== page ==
Food & Drink

Prometheus’ punishment


In the old days, before Cedar Point and professional wrestling and crack cocaine, we had our gods. We had our Greek gods and our Roman gods and our Scandinavian gods. They animated lustful tales of murder and revenge and trickery. They were tales of forewarning, tales of instruction. They told us where water came from, why mountains are bumpy, why you should never date a gal with snakes coming out of her head. They told us that if you fuck with the powerful, you wind up chained to a rock with an eagle picking at your liver.

Prometheus got into trouble when he gave man some tools. Fire. Woodworking. Brickmaking. The Clapper. Zeus, exhausted from a full day of accepting gift bags of oxen fat, taught old Prommy who the boss was. Enter rock. Enter eagle. Enter intense stomachache.

Bret Boulter knows all about that rock. He knows all about swatting at eagles. He feels the talons grabbing his gut, the feathers smacking him in the face. Bret Boulter’s crime? There are many, for which he will be punished eternally.

Boulter wonders if there is meat in the egg roll he just ordered. We’re at Thai Garden, a cozy little jewel on Nine Mile in Ferndale. It sits, uncomfortably, next to a Hawaiian Tropic tanning salon in a strip mall. The “Thai” is excellent, the “Garden” is not. Silk flowers in baskets do not evoke any kind of Asiatic botanical paradise. But who cares when the pad Thai hits the table? The food has me sweating. I stop staring at the fake flowers and concentrate on relieving my tongue of the euphoric tortures of “medium.” “Medium,” my ass.

“Yes” our delicate waitress answers, “Egg roll have pork.”

“Can I exchange these for spring rolls, then?” Boulter responds politely.

“Yes. Yes. Yes. No problem. Spring roll have no pork.” The waitress dashes to the kitchen.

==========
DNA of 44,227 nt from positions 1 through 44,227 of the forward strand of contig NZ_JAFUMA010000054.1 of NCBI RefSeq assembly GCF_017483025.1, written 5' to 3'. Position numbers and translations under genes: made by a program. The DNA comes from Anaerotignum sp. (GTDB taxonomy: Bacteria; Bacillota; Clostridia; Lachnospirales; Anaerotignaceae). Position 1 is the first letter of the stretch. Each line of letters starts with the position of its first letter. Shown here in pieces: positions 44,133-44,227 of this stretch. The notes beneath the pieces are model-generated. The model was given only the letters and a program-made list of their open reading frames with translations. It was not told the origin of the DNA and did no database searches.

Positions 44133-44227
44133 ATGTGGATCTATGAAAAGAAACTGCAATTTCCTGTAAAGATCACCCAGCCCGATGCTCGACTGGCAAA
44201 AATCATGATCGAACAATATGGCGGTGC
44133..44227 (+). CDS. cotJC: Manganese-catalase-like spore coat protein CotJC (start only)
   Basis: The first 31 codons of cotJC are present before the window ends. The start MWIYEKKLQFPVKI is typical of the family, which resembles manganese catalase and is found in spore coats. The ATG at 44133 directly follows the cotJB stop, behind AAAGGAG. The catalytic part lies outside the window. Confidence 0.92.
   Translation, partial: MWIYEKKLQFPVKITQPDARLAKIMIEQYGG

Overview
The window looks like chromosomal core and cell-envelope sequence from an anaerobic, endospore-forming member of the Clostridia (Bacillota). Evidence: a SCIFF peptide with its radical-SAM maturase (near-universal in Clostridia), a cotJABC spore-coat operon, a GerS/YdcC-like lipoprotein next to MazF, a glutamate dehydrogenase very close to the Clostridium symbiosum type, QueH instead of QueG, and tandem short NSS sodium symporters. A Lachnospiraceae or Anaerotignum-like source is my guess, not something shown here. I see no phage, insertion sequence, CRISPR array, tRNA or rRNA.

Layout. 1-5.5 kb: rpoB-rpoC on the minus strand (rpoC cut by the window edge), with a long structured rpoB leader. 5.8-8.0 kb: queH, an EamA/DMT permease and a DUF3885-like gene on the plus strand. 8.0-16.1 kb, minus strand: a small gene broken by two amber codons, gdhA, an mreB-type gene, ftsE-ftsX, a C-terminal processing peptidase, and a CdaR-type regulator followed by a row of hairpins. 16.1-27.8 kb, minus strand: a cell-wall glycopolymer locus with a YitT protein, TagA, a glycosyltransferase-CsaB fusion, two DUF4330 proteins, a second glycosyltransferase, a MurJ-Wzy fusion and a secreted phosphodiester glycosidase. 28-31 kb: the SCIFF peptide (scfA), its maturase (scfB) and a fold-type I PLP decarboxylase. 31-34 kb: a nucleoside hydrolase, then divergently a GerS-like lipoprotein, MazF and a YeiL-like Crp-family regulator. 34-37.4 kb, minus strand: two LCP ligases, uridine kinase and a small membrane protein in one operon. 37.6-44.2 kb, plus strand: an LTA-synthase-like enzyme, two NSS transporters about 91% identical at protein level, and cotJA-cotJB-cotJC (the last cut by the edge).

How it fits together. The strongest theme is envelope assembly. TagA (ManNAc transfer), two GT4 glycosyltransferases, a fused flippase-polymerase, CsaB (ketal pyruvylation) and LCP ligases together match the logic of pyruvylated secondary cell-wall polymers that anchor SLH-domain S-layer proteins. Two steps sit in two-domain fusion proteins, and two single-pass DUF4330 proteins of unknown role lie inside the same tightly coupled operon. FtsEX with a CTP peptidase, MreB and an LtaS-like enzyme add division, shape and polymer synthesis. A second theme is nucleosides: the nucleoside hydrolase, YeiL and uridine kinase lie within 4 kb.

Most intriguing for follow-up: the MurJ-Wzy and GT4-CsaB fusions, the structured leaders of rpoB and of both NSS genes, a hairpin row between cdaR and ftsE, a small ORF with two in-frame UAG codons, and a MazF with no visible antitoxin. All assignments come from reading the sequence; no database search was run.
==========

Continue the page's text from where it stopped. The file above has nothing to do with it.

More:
Boulter is a polite anarchist. The man who despises the political-economical-social system is the same guy who would never make a waitress uncomfortable with snappy demands.

Crime No. 1 against the gods: a fervent rejection of modernism, its institutions, its laws, its misuse of technology and science.

“When everyone was preparing for the whole Y2K transition, I was really hoping it was going to be the end of civilization as we know it. I really did. I also had a pretty big credit card bill I was hoping would be wiped out.”

And you thought anarchists were humorless.

“We’re going to be completely outstripped by our own technology. We don’t even understand how some of these technological systems are being created, because we are relying on the technology to design itself. If something goes wrong, we won’t know how to fix it. We can’t fix our own cars anymore, we can’t fix anything on our own anymore,” he explains.

Punishment for such heresy? Technophilia. He owns a whole roomful of computers.

“I get physically ill when one of them goes down. I get morose, almost catatonic,” he confesses.

Chained to the rock. An eagle pecking at his hard drive.

The man who hates materialism and consumerism and all other kinds of ism’s helps create those Mister Alan’s television commercials you love to hate. He and a buddy do the graphics.

Chained to a rock. An eagle tearing your designer leather coat.

Boulter wants to make movies. Wants to make important, thoughtful creations. He loves Lynch and Welles and Soderbergh and Kubrick.

“I want to watch movies that step out of the conventional structure, the accepted language of film. We have this ‘syntax’ of film going back to D.W Griffith. It’s ‘art’ when that syntax is challenged. When I was a child, my father took me to films that were called ‘art’ films. But I didn’t call them ‘art’ films because these were the only films I got to see. I found out later these were ‘art’ films. Well, we need more ‘art’ films, that’s for sure.”

Boulter’s made films. A documentary, a couple things in college. But his first major production sits on his desk, the first draft of his first real film. It needs some work, he says. He has to get a cast, has to get a crew.

“I don’t know if I can do what it takes to be a real full-time director. I don’t think I have those qualities you seem to need in that business. Yelling at people. Being a taskmaster. Telling people what to do all day long,” he explains ruefully.

Chained to a rock. The eagle exposing what used to be hidden.

The working title of Bret Boulter’s first film? The Prometheus Project.

It’s a horror flick.

Dan Demaggio dines with interesting people for Metro Times. E-mail him at

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